Child care costs more than college, rivals rent in Nevada, says data

two kids at child care

two kids at child careIn order to pay for one infant in daycare, a minimum wage worker in Nevada would need to work full time for 35 weeks — and not spend a dime of their paycheck on anything else.

And while the financial burden lessens the more a worker makes, child care is still considered unaffordable for the vast majority of Nevadans, according to updated data from the Economic Policy Institute.

The average cost of infant care in Nevada is $11,408 annually, or $951 monthly.

Compared to in-state tuition for four-year public college — $6,557 annually — infant care is 92.7 percent more expensive. Compared to average rent — $12,501 annually or $1,042 monthly — infant care is just 8.7 percent less.

Put another way: A family making the state’s median income — $57,057 annually — would spend a fifth of their income on childcare.

“Child care affordability” is defined by the U.S. Department of Health and Human Services as costing no more than 7 percent of a family’s income. (For the family making median state income, that would be roughly $4,000 annually.)

Based off the current cost of infant care, only 6.8 percent of Nevada families meet that threshold for affordability, reports the EPI.

Compared to infant care, the cost for child care for a 4-year-old is lower — but still substantial and not considered affordable. EPI reports the cost of child care for a 4-year-old is $9,050 annually, or $754 monthly.

And if you have more than one child?

Forget about it.

According to the EPI, the annual cost of child care for an infant and 4-year-old is $20,459. That means the hypothetical family making the median annual income in Nevada would spend 35.9 percent of their income on child care.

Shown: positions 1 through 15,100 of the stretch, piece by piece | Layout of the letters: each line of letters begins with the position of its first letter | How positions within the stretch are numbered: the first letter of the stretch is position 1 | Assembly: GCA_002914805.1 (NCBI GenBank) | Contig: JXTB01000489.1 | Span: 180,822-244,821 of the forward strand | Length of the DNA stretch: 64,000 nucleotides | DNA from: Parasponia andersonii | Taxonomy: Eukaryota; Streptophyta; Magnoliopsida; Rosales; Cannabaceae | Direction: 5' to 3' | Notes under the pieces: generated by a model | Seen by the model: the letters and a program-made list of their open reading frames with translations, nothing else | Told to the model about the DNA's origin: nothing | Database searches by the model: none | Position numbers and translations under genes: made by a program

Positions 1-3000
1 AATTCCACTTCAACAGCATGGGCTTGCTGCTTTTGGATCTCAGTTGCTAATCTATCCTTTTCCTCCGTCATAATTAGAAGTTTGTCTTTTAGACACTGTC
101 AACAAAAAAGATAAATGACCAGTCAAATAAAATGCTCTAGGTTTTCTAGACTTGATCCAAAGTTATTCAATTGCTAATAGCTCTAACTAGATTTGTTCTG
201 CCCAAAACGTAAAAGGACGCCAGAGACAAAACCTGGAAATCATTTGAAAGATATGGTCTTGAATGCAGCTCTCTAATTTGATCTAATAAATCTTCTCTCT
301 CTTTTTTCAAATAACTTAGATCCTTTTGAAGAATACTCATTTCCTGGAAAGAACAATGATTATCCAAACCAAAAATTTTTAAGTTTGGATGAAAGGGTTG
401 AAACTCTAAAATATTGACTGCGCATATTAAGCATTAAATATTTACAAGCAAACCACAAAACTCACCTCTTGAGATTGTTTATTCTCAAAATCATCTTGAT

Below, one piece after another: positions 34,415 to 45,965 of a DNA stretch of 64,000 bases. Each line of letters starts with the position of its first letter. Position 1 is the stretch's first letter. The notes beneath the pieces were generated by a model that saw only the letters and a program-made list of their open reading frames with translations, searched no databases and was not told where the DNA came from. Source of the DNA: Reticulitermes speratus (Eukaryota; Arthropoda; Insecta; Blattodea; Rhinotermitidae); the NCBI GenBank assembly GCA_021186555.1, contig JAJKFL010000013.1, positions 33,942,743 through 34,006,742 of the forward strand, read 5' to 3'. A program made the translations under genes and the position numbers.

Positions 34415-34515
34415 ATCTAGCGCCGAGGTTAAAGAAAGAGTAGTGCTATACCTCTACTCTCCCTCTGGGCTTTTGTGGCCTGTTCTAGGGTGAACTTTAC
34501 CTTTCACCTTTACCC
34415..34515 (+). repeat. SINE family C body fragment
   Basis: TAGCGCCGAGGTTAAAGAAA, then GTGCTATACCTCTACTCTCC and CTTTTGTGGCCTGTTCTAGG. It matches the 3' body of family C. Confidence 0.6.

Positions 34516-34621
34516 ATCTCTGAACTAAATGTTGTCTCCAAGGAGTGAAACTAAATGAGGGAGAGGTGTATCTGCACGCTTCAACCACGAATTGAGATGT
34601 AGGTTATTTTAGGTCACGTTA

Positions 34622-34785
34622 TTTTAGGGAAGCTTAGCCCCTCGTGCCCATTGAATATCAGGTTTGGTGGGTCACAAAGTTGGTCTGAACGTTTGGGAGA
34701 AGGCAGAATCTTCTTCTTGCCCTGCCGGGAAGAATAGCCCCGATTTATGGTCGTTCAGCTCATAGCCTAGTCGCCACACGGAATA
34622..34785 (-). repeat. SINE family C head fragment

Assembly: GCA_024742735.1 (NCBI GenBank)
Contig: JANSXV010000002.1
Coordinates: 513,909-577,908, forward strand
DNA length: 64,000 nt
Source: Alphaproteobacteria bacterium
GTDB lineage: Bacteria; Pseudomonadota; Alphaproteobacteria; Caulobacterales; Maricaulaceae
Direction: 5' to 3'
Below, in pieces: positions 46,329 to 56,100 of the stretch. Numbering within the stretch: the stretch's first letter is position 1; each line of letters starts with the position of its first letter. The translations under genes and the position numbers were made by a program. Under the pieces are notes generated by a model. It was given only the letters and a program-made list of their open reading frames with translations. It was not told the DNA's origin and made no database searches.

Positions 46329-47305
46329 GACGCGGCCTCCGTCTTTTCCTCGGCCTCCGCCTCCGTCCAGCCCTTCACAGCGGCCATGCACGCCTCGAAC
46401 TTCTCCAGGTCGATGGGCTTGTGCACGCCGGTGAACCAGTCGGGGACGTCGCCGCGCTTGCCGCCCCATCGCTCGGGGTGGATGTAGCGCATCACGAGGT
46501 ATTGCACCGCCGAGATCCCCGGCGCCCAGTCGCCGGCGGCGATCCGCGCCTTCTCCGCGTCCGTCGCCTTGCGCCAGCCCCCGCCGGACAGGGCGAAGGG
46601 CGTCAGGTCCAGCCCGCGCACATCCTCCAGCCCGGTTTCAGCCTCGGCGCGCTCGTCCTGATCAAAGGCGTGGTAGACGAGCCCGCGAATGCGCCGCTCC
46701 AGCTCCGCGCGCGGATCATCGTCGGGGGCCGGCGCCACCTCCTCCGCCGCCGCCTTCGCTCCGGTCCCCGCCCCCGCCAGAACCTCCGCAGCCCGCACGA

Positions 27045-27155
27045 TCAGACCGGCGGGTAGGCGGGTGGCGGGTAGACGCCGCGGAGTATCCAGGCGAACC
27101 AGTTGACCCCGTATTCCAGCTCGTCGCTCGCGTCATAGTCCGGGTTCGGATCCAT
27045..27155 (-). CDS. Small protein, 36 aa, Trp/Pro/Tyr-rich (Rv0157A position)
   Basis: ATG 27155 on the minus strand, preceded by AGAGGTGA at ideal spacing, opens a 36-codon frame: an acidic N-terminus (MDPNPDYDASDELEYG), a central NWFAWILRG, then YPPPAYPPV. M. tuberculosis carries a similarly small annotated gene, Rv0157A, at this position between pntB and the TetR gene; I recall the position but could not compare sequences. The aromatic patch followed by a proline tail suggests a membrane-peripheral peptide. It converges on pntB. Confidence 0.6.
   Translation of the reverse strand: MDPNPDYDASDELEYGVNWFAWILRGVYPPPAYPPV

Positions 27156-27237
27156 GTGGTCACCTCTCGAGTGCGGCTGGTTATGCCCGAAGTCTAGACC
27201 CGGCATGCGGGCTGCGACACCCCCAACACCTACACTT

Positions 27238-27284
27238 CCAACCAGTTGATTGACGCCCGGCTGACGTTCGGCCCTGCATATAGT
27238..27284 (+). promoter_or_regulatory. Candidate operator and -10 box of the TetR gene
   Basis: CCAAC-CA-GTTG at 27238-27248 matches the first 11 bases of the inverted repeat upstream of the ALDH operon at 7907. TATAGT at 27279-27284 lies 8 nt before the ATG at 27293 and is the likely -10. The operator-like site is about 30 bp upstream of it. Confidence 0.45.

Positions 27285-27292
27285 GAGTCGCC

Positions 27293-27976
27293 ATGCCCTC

These updated numbers aren’t dramatically higher than previous datasets, and they mirror previous reports at the state and national level regarding child care affordability. Advocates in Nevada have pointed out the financial and emotional stress burden falling on families in need of child care, but thus far the Legislature has failed to take any major steps.

April Corbin
Reporter | April Corbin is an award-winning journalist with a decade of media experience. Most recently she covered local government for Las Vegas Sun. She has also been a staff writer at LEO Weekly, web editor of Las Vegas Weekly and a blogger documenting bike share systems’ efforts to increase ridership in underserved communities. An occasional adjunct journalism professor, April steadfastly rejects the notion that journalism is a worthless major. Amid the Great Recession, she earned a B.A. in journalism from the University of Nevada Las Vegas, where she served as editor-in-chief of its student newspaper. She later earned an M.A. in media studies and a graduate certificate in media management from The New School for Public Engagement. April serves as treasurer of the Society of Professional Journalists Las Vegas pro chapter and is an at-large member of the Asian American Journalists Association. A stickler about municipal boundary lines, April enjoys teaching people about unincorporated Clark County. She grew up in Sunrise Manor and currently resides in Paradise. She lives with her boyfriend, his toddler, three mutts and five chickens. In her free time, she enjoys rock climbing, exploring Nevada and defending selfies.

1 COMMENT

  1. I am a single mom, with one toddler. I am also a government employee, a teacher and make roughly 52,000 (with 15 yrs experience and a Master’s degree). I calculate my childcare costs to be almost 24 percent of my income. Single moms are at such a disadvantage…

    My sister-in-law and brother pay 6 dollars a day, a tiny fraction of their gross income…around a 100,000, in Canada. The difference my brother and sister in law pay in taxes each year from what he pays in US taxes (lives in Canada, works for U.S, so pays both) is far less than the price of average childcare for one kid in Nevada. And of course, free healthcare.

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